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Education Lab Blog

Education Lab is a yearlong project to spark meaningful conversations about education solutions in the Pacific Northwest.

Category: Your voices
April 12, 2014 at 7:00 PM

In their own words: Students talk about high-school counseling, applying to college

Education Lab’s latest story focuses on the changing role of high-school guidance counselors. As traditional counselors’ face increased workloads, programs like Seattle’s Rainier Scholars and the National College Advising Corps are providing disadvantaged students with one-on-one assistance as they navigate the college application process.

We recently asked several students — some from Rainier Scholars, some from the National College Advising Corps and some who have worked with traditional counselors — to tell us what they’ve experienced as they apply to college.

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0 Comments | More in News, Your voices | Topics: college counseling, higher ed, National College Advising Corps

April 12, 2014 at 9:00 AM

Tell a story about how you got into college at our May 20 Storytellers event

edulab_icon_perspectives

Illustration by Boo Davis / The Seattle Times

Do you have an interesting story to share about getting into college or completing your degree? Education Lab is recruiting current students and recent grads to share short, inspirational tales about how they made a successful transition to higher education.

Selected speakers will get coaching and appear at our May 20 event, Storytellers: How I Got through College,” at the Langston Hughes Performing Arts Institute.

Wondering what your story should be about? Here are a few questions you could address:

  • Was there a key person who helped you navigate a path to college? Who did you turn to for help the most? Tell us about this person and how he or she made college possible for you.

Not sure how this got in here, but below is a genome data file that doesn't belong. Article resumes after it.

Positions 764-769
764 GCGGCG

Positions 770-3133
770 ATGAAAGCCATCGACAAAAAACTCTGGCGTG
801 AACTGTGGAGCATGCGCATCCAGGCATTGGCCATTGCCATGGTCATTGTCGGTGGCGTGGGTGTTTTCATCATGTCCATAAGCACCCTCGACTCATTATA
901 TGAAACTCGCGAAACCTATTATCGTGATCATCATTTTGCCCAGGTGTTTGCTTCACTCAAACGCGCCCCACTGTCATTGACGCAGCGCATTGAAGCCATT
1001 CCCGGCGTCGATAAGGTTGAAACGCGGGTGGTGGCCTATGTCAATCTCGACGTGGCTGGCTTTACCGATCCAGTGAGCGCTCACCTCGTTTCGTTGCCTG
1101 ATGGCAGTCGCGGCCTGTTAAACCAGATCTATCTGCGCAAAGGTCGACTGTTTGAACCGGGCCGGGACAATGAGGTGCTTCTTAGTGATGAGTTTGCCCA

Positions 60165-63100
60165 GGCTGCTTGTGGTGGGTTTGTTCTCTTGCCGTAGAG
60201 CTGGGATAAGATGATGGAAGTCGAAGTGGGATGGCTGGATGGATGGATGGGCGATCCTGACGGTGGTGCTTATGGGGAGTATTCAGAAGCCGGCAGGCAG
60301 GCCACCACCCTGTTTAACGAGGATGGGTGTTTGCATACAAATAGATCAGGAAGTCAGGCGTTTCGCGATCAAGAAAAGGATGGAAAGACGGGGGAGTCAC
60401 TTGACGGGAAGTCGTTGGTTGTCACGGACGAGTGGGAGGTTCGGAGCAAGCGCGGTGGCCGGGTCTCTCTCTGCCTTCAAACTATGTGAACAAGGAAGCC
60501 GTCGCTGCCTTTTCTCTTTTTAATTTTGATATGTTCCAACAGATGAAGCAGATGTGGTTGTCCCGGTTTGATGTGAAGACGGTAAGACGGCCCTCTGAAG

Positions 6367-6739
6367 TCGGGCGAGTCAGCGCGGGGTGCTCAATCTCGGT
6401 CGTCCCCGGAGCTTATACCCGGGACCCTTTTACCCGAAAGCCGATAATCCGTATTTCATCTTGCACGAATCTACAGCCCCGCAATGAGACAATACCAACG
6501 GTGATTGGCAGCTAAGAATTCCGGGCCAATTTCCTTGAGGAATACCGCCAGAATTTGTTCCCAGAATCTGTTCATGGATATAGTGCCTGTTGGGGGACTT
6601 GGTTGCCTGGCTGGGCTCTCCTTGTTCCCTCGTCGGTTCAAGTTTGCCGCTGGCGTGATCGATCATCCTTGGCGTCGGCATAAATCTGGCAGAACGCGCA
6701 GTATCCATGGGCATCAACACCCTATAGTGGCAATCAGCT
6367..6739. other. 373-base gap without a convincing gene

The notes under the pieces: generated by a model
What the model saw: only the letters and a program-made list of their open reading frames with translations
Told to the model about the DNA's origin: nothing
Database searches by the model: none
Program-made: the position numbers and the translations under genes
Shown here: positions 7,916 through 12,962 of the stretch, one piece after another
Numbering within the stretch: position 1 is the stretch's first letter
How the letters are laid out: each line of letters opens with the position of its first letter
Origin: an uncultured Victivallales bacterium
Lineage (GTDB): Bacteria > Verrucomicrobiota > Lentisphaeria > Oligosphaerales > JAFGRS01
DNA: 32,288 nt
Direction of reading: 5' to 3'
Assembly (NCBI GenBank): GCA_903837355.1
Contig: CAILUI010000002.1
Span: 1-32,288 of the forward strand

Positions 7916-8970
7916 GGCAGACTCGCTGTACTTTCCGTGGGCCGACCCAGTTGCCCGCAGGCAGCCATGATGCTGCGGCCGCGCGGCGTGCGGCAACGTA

• What was the biggest challenge you faced in getting into college or completing your degree? How did you overcome this obstacle?
  • What did you think college would be like when you were younger? How did your preconceived ideas of campus life change during your college career? What do you wish you would have known before you applied and enrolled?
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0 Comments | More in News, Your voices | Topics: college counseling, higher ed

April 12, 2014 at 9:00 AM

Join us at our May 20 event ‘Storytellers: How I got into college’

Photo by Mike Siegel / The Seattle Times

Photo by Mike Siegel / The Seattle Times

Are you a student dreaming of a degree but wondering how to get there? A parent wondering how to help your child get into college?

Join Education Lab and Road Map Project on Tuesday, May 20, at the Langston Hughes Performing Arts Institute for a night of storytelling about higher education. Current students and recent grads will deliver powerful individual stories about how they navigated the college application process and finished their degrees.

All storytellers will also be available after the show to answer your questions and provide resources for going to college.

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0 Comments | More in News, Your voices | Topics: college counseling, National College Advising Corps, Rainier Scholars

April 2, 2014 at 2:24 PM

Senior projects: Worthwhile or a waste of time?

Michael Osbun / Op Art

Michael Osbun / Op Art

Gov. Jay Inslee is set to sign a bill next week that would change a state law requiring high-school students to complete senior projects prior to graduation.

The measure originated after lobbying from Yakima-area state Rep. David Taylor and his 17-year-old stepdaughter Tiffany Stewart, who decided to do her senior project on the topic of ending senior projects.

The change was passed as an amendment inside another bill. It would make senior projects an optional graduation requirement for school districts.

Stewart argued senior projects take up a lot of class time and that some students do the bare minimum, baking cupcakes or making quilts to meet the requirement.

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0 Comments | More in Poll, Your voices | Topics: graduation, high school, senior project

March 26, 2014 at 4:39 PM

Students: How have guidance counselors helped you?

As more and more young people set their sights on higher education, high-school guidance counselors continue to serve an important role. For many students, they are the only people available to help walk them through college applications, standardized tests, financial-aid forms and personal essays.

In an upcoming story, Education Lab will examine the growing workload of high-school counselors and how certain programs are working to give students more one-on-one attention. In the meantime, we’re reaching out to current high-school students and recent graduates to get their take on the current role of the guidance counselor:

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0 Comments | More in Question of the Week, Your voices | Topics: counselors, high school, higher ed

March 21, 2014 at 12:49 PM

Your voices: An hour or less of homework? Yeah, right!

Illustration by Boo Davis / The Seattle Times